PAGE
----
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is eczema hereditary?

Is eczema hereditary?

We still don’t know what actually causes eczema, and there are so many variations that it can sometimes take a while to even narrow down which type you’re dealing with in the first place! The latest thinking is that eczema is caused by a combination of factors, including:

  • Genetics
  • Abnormal function of the immune system
  • Environment
  • Activities that may cause skin to be more sensitive
  • Defects in the skin barrier that allow moisture out and germs in

So, is it hereditary?

Eczema certainly seems to run in families, so that suggests a genetic role in eczema’s development. A major risk factor is having a relative who has or has had eczema, asthma or seasonal allergies such as hay fever.

I have eczema, does this mean my child will?

Not necessarily. Lots of adults with eczema go on to have kids with no skin issues at all. Similarly, some children will develop symptoms when both parents seem to be eczema-free. If you do suffer from eczema or asthma, or have particularly bad allergies, keep an eye on your child’s skin. They may be more predisposed to eczema, so it’s a good idea to seek treatment as early as possible. It’s always better to treat eczema as soon as the sensitivity and itching begins – that way you can prevent some of the more severe reactions.

Preventative care

We have a range of gentle and natural solutions for those with sensitive skin, so it may be worth using these instead of normal children’s bubble baths which have a lot of harsh chemicals in them. If you do notice an issue with your baby’s skin, make sure you go and see a GP straight away. There are many kinds of eczema, all of which require slightly different treatments.

Using our bath soaks every night will help keen skin soft and hydrated, even if your child doesn’t suffer from eczema! It’s a great way to soothe any general itchy or dry skin and prevent breakouts for those little ones with sensitive skin.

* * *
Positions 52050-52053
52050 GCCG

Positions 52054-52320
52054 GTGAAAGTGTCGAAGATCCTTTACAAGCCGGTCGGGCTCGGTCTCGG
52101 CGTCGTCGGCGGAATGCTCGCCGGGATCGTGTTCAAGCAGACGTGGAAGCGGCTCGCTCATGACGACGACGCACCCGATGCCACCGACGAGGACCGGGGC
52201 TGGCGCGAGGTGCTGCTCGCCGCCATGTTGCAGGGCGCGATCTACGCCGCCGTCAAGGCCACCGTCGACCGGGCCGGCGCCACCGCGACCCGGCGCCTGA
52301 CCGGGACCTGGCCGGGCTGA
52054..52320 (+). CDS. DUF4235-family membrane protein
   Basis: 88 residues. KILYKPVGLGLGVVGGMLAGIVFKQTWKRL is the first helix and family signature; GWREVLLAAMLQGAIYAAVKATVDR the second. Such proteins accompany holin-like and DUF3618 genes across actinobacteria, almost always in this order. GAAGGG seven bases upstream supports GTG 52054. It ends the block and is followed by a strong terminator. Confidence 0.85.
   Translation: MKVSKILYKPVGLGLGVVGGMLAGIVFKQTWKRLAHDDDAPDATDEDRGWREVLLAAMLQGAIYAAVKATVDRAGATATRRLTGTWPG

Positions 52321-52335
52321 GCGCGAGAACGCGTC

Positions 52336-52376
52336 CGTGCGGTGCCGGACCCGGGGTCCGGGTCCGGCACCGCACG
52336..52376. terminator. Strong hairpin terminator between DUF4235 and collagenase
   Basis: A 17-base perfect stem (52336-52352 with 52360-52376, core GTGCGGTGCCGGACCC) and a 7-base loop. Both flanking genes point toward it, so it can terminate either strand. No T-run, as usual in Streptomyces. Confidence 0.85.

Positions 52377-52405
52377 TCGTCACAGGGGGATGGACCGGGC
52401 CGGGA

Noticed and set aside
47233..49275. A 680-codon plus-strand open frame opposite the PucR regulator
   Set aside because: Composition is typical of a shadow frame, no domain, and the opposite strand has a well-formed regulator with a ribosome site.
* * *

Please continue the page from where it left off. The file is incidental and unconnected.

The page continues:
Mum guilt

Don’t feel guilty if you have eczema and your child develops it too. It’s a very common issue for many, many children. Focus on creating a management plan for your bub so breakouts are less often and less severe. If you want to know more, check out some of our other blog posts – we’ve got lots of great tips on how to prevent toddler flare-ups, advice for managing eczema in hotter months and practising self-care if your child is diagnosed with eczema.

This blog post was brought to you and your family with love from Julia and the itchy baby co. team x.

Disclaimer: Information provided is of a general nature only, and you should always consult your medical professional.

managing scratching skin

How can I help my eczema child stop scratching their skin?

When your child keeps scratching their eczema skin, nerve endings are opened which allows bacteria into their sensitive skin, leading to bacterial infections, inflammation and increased risk of scarring even when eczema flare-ups are reduced. We want to do everything we can to avoid the itch-scratch cycle which once your child starts scratching can be very hard to break and often leads to infection.

What is making  my child scratch their skin?

The need to start scratching is generally triggered by the external environment such as dust, house dust mites or even prickly clothing. When your child’s skin feels aggravated, the brain receives a nerve signal, urging your child to start scratching really fast to relieve the irritation. Once the irritation is gone, there are no more signals received and that itchy, scratching feeling goes away. However, by then your child’s skin is probably already inflamed and broken which makes it easily infected.

Tips on how to stop your child scratching

  • Regular bath time routine

Bathing your child regularly will remove any irritants sitting on their skin which could cause inflammation and infection and by using effective products, it will also will give the skin the best opportunity to absorb moisture.

  • A bedtime routine

Children with eczema often find it difficult to sleep during bed time especially because there is no activity to distract them from scratching. Their skin can also get hot at night, and cause more irritation and flare-ups. A good bedtime routine can help your child have a good night’s sleep. It is important to keep your child’s room cool and dress them in comfortable nightwear, preferably clothing made of breathable cotton, as well as light cotton bedsheets and cotton blankets when needed. Layering cotton sheets and cotton blankets should be used instead of heavy doonas which trap heat around the body, which increases the need to scratch.  Make sure to also keep your child’s skin hydrated by applying moisturiser, around 20 minutes before bed time to let it soak in.

  • Use Cold Compress on eczema skin

It helps to use a damp washcloth and hold the compress to your little one’s skin until the itching sensation goes away. This is especially useful on hot days to take the heat out of the skin, or an a very itchy patch of skin when your child has come into contact with an eczema trigger.

This blog post was brought to you and your child with love and care from Julia and the itchy baby co. team. X

Disclaimer: Information provided is of a general nature only, and you should always consult your medical professional